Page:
Page 203 - Ad Hoc Report June 2018
P. 203

 this in Boston are pretty tough....We’re willing to take certain things that we have to do to do the work we love, but at a certain point, some people, that maybe have better financial sense than I do, take a walk. And the quality of representation is going to go down if that starts to happen.”732
In addition, low pay, and the possibility of voucher cuts, leads some CJA attor- neys to plead their clients guilty as quickly as possible. One panel attorney said, “[T]here are, and...not saying everybody, and certainly not in every case, but there are attorneys that want to shut down that case fast. There was a nickname we used to have for them in courthouse coffee shops, that they were ‘V6ers.’ They were walk- ing violations of the Sixth Amendment.”733
7.1.7 Independence
The sine qua non of effective representation is independence. An attorney must
be able to exercise professional judgment in pursuing the best interests of the cli- ent.734 If this pursuit is hindered by self-interest or other concerns, quality will suffer. The section on Compensation discusses various ways in which judicial control of appointment and compensation directly compromise an attorney’s independence, her ability to act solely on behalf of the client. The concerns described there are not theoretical or abstract. An example shows the direct effect on a lawyer’s judgment this judicial control can have:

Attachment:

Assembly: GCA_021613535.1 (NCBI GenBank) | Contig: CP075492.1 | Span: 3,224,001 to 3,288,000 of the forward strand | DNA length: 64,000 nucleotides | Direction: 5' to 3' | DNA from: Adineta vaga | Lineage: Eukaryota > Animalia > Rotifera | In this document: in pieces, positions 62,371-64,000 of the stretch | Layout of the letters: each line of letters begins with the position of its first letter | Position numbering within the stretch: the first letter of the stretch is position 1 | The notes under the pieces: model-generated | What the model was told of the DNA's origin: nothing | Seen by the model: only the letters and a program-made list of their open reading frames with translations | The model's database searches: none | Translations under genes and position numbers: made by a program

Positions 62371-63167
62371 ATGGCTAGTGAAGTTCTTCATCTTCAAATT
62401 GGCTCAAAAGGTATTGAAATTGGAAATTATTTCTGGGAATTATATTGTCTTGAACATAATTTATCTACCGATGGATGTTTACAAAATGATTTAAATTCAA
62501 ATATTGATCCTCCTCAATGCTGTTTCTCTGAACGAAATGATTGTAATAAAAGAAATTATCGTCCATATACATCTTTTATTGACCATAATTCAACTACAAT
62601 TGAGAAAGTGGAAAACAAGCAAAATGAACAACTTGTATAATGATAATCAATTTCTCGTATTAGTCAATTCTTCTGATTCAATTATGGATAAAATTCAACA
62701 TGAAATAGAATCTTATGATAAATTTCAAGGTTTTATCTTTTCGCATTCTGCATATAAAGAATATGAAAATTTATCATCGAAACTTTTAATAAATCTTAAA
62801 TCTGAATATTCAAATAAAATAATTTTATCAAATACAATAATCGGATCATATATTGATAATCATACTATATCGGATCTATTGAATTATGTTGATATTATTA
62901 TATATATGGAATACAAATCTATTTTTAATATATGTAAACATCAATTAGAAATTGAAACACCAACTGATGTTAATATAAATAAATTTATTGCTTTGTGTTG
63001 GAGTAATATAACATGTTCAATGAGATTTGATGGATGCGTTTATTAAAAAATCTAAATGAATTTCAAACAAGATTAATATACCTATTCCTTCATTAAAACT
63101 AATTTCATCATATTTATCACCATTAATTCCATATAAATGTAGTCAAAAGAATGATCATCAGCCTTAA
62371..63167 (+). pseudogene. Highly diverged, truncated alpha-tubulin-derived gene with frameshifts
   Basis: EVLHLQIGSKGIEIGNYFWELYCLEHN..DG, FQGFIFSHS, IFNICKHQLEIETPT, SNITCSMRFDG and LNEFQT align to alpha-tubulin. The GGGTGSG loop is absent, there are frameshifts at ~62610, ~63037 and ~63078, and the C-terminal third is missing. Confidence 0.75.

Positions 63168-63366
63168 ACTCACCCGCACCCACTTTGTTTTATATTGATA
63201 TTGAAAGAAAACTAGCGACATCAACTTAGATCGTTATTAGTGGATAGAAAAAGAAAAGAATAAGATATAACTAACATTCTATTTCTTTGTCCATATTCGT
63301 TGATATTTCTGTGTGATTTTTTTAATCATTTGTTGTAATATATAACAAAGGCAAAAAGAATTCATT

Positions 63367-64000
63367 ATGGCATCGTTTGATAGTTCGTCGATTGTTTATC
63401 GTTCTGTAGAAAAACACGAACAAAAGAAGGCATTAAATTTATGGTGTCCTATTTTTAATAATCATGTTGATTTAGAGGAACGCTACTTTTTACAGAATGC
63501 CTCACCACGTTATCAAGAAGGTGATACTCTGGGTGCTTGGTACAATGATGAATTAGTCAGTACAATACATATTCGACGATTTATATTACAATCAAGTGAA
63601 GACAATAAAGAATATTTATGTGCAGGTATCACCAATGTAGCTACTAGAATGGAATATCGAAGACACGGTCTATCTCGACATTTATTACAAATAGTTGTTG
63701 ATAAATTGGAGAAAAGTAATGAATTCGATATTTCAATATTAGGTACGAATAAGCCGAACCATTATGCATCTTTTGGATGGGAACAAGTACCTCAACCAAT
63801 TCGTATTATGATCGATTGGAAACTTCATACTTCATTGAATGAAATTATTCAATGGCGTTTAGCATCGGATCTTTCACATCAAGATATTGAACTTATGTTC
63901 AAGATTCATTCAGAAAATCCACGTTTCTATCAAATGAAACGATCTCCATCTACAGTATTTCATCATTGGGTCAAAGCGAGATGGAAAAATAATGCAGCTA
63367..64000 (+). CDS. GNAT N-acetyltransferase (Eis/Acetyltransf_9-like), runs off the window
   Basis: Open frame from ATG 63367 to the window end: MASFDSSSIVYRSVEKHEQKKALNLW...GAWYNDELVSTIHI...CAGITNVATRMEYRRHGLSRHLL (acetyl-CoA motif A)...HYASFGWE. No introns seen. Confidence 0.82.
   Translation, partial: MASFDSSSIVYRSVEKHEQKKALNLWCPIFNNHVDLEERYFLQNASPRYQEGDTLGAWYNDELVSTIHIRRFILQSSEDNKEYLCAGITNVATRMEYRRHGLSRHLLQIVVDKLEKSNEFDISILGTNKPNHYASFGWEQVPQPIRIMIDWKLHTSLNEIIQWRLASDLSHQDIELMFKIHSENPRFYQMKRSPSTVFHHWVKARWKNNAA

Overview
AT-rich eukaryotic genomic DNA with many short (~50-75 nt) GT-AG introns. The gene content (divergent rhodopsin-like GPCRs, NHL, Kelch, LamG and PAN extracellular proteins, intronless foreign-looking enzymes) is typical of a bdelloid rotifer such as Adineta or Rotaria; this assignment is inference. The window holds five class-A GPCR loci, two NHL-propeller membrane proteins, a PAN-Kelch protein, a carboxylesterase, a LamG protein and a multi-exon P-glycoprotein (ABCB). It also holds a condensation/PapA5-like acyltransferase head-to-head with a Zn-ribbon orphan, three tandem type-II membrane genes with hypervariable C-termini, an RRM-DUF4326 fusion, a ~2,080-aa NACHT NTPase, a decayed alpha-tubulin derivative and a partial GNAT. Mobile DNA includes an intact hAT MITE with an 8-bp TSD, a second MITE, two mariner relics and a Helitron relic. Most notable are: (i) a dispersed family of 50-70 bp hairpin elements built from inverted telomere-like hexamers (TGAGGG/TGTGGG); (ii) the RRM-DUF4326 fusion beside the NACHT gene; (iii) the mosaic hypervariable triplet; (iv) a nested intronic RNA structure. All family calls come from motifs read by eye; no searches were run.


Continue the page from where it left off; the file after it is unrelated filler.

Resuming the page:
I ran into a recusal issue in a state case where, through investigation I learned that the judge and the prosecutor had some kind of a very close relationship. It was an open secret in the community, but no one had ever filed a recusal motion. I said, “Why didn’t you file a recusal motion?” The answer from every one of the very good, talented lawyers in that town were, “If I file that motion, I can’t work here anymore.” I did not live in that town, that was the only case I had, I was able to file that recusal motion, and we got through that motion, and that judge was recused.735
In a similar vein, a federal defender described how judicial approval of panel attorney expert requests can compromise their independent judgment. She testified that panel attorneys in her district learn quickly that asking for resources can get an attorney removed from the panel. She said that all it takes is for a single panel attor- ney to request an expert or service provider once or twice,
732 MarkShea,CJAPanelAtty.,D.Mass.,PublicHearing—Philadelphia,Pa.,Panel4,Tr.,at26.
733 EdwardHunt,CJAPanelAtty.,E.D.Wis.,PublicHearing—Minneapolis,Minn.,Panel4,Tr.,at22.
734 “[P]artisanadvocacyonbothsidesofacasewillbestpromotetheultimateobjectivethattheguilty be convicted and the innocent go free.” United States v. Cronic, 466 U.S. 648, 655 (1984)
(quoting Herring v. New York, 422 U.S. 853, 862 (1975)).
735 GeorgeKendall,Director,PublicServiceInitiative,SquirePattonBoggs,Public Hearing—Minneapolis, Minn., Panel 3, Tr., at 6.
No recommendation presented herein represents
the policy of the Judicial Conference of the United 2 0 1 7 R E P O R T O F T H E A D H O C C O M M I T T E E T O R E V I E W T H E C R I M I N A L J U S T I C E A C T 159
 States unless approved by the Conference itself.

   201   202   203   204   205